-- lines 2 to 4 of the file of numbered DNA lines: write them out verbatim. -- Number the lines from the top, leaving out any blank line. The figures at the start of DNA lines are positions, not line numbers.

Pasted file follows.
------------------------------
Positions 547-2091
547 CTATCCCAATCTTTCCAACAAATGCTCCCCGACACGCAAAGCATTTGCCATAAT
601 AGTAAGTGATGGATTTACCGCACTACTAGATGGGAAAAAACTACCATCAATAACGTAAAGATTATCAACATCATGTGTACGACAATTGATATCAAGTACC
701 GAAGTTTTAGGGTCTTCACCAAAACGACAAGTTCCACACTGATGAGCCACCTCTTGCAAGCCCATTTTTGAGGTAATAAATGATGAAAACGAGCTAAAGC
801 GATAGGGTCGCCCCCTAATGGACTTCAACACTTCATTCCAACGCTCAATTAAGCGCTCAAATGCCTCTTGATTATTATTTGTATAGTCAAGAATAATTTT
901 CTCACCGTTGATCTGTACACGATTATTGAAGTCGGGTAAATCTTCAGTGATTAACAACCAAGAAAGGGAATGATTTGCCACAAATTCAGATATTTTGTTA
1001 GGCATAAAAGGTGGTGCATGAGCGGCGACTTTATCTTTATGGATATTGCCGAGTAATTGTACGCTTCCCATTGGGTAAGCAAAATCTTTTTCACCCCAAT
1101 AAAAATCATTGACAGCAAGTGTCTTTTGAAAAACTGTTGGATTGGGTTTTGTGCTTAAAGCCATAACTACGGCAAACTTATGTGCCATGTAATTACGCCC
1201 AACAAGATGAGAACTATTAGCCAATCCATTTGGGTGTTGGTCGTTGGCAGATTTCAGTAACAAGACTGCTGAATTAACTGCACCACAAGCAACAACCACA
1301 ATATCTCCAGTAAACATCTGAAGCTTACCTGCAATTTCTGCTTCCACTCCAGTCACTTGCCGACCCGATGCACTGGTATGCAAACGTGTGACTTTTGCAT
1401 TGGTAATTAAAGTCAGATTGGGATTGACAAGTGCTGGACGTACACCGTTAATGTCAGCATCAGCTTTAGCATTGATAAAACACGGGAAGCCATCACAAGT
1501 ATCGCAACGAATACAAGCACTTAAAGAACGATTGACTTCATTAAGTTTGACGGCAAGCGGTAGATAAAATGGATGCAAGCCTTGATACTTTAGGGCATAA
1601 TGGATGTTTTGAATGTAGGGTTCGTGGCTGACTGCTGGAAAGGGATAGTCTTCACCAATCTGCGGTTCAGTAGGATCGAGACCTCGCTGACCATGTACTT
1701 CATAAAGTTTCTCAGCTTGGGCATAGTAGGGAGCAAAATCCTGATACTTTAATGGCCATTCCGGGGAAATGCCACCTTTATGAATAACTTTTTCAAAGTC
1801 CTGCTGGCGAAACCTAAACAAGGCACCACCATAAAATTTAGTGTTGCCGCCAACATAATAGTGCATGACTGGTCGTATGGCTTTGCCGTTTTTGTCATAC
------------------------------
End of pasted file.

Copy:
547 CTATCCCAATCTTTCCAACAAATGCTCCCCGACACGCAAAGCATTTGCCATAAT
601 AGTAAGTGATGGATTTACCGCACTACTAGATGGGAAAAAACTACCATCAATAACGTAAAGATTATCAACATCATGTGTACGACAATTGATATCAAGTACC
701 GAAGTTTTAGGGTCTTCACCAAAACGACAAGTTCCACACTGATGAGCCACCTCTTGCAAGCCCATTTTTGAGGTAATAAATGATGAAAACGAGCTAAAGC